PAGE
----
The Art of the Sale: How Marketing, Branding and Advertising Help Revenues

Today, I respectfully offer you a tutorial. Our inquiry will focus on the essence of doing business: selling. The purpose of starting a business is to generate sales, produce revenues and earn a profit.  If a business cannot generate a certain threshold of sales, business expenses cannot be paid and the owner’s investment will be negatively impacted. To curtail mounting debts, the business must close.

Over the past 10 years or so I’ve noticed, sometimes with amusement and other times with dismay,  that the word selling seems to make people feel uncomfortable.  I noticed that frequently, aspiring business owners and Freelance solopreneurs, who must find customers and earn money that is derived from the exchange of money for the products or services that their ventures would produce and provide, avoided the word sell. Instead, the word market was substituted.

Many self-employed professionals are uncomfortable with the process of selling, so they’ve decided to banish the very word. It’s as if selling is now perceived as crass or pushy. That is a shame.  The sales profession is one of the oldest on earth and honorable. Selling is one of the foundations of civilization and selling skills are among the most useful anyone can have; it is the ultimate transferable skill.  Selling makes the world go round, because we wouldn’t have much of a world without it. The ability to sell is far more valuable than the ability to code (yes, really!).

So we can agree that the success of a business is dependent upon sales?  Now, let’s go back to the process of marketing.  The American Marketing Association defines marketing as:

The activities and processes for creating, communicating and delivering information about products and services that have value for customers. Marketing is a set of processes that are interconnected and interdependent with other business functions aimed at achieving the interest of (prospective) customers.

Marketing consists of using information, in words or pictures, to promote products and services and persuade potential customers to make purchases.  Customers have an array of motives that drive their purchases.  Marketing campaigns are designed to appeal to the motives of selected customer groups (e.g., parents, young professionals, adolescent males) that research has shown are potential customers for the product or service in question.  The purpose of marketing is to communicate with and appeal to targeted customer groups and persuade them that (your) products and services will satisfy one or more of their needs or desires.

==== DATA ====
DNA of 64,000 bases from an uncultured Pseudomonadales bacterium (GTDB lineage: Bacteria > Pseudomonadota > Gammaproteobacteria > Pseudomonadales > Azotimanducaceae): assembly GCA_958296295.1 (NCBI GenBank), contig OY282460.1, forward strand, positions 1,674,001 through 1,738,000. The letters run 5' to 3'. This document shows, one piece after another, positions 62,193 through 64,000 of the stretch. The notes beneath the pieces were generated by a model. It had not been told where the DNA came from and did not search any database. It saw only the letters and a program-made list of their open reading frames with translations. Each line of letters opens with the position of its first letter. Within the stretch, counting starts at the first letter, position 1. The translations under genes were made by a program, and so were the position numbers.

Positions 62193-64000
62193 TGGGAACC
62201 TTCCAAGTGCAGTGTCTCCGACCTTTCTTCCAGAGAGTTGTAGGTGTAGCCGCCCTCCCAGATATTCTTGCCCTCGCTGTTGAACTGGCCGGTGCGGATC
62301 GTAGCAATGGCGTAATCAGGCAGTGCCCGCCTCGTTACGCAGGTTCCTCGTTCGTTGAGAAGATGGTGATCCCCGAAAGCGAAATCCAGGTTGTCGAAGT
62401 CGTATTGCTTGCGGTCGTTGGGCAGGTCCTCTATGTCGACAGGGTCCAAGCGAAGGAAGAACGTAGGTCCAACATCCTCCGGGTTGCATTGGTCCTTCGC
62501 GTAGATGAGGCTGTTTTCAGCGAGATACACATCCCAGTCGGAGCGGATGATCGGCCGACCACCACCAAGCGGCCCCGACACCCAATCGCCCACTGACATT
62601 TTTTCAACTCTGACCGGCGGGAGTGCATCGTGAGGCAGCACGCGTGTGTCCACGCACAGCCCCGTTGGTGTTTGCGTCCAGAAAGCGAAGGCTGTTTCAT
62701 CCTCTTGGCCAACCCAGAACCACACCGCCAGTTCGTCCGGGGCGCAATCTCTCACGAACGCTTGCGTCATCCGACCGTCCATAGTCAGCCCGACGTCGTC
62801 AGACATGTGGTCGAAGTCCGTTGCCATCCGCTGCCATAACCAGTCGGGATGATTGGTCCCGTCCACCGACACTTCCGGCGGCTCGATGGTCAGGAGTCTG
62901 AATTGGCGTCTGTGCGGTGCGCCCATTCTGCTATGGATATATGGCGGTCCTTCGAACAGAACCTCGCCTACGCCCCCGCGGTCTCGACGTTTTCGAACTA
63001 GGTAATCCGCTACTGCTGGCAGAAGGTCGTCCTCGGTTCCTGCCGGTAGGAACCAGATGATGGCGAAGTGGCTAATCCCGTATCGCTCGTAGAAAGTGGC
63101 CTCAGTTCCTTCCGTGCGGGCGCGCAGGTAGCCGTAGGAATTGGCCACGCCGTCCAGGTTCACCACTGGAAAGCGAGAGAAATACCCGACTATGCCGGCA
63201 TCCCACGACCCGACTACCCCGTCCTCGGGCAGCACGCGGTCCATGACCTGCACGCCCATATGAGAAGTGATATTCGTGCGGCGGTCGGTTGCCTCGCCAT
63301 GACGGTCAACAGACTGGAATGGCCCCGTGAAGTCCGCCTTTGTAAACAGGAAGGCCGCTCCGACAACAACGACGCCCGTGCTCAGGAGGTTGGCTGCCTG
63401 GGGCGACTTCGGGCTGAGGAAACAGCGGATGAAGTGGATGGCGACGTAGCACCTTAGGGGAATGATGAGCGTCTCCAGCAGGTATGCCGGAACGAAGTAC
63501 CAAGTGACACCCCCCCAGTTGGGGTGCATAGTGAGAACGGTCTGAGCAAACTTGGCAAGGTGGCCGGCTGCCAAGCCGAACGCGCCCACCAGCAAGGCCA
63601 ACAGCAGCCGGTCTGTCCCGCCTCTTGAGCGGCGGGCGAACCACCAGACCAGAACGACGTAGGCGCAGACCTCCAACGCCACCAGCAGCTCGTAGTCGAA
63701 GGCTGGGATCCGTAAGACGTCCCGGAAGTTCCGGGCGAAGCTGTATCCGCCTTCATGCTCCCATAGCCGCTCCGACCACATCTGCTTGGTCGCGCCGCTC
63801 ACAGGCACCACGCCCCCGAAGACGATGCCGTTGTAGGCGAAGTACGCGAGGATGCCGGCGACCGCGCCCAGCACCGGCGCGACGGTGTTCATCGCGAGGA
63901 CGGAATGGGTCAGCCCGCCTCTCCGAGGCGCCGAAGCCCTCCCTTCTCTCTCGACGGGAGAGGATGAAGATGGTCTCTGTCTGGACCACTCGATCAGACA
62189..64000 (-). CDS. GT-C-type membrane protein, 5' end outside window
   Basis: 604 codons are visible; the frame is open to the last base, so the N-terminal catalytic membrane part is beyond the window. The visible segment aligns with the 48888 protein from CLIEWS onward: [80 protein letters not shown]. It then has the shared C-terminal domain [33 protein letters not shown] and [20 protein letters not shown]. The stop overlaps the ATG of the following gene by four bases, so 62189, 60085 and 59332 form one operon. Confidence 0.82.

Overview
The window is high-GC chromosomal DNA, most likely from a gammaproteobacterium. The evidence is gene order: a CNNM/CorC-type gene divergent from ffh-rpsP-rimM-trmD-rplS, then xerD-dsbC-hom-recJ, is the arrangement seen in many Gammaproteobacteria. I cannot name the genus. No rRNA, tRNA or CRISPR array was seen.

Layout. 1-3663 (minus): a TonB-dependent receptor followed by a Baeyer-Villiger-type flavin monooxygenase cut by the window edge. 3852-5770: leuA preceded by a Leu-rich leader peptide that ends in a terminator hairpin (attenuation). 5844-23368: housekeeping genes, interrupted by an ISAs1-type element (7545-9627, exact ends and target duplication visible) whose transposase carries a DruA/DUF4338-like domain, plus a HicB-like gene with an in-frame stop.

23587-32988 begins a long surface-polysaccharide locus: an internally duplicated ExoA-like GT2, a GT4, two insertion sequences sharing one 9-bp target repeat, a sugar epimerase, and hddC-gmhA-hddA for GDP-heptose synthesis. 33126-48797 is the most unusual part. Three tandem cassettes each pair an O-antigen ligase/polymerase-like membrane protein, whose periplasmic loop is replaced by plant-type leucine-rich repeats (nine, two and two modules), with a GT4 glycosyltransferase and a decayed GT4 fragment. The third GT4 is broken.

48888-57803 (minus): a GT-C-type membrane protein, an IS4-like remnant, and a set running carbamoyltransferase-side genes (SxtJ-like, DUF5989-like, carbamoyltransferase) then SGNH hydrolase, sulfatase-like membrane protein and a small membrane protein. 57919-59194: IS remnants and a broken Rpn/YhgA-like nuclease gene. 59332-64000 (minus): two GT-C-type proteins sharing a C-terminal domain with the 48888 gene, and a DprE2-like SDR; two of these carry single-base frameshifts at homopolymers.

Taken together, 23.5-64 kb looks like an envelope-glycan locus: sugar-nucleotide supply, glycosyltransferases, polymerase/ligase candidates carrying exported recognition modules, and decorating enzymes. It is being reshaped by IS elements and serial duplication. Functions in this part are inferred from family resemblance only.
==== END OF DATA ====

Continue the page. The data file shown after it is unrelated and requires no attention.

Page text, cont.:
So we can agree that generating sales is dependent upon marketing campaign promotion that is directed at the most promising customers for your products and services? I hope we can also agree that marketing and sales, while on the same continuum, are not one and the same.  Let’s move forward on the path and consider branding.

Branding campaigns are designed to enhance and expand marketing messages by differentiating and distinguishing the reputation of products and services available in the marketplace.  Products, services and individuals can, through an effective branding campaign, acquire a powerful reputation, recognition and loyalty among customers, fans and the general public.  That reputation is known as the brand.

A company logo is usually associated with products that have acquired sufficient popularity and sales to be considered a brand. That logo is instantly recognized and conveys the essence of the brand to its loyal fans, as well as those who may not use the product.  The product name itself will come to symbolize a powerful brand, as does Coca-Cola.

Now let’s take your marketing and branding messages to the public and that brings us to the next stop along the marketing continuum, advertising.  There are more ways to advertise than ever before, thanks to the digital age,  but do not underestimate the value of traditional methods.  The century-old medium that is radio remains a highly effective advertising tool, as do billboards.  Taxi cabs and city buses (and bus stops) announce local events, such as the circus coming to town.  Newspapers and magazines continue to be packed with eye-catching ads.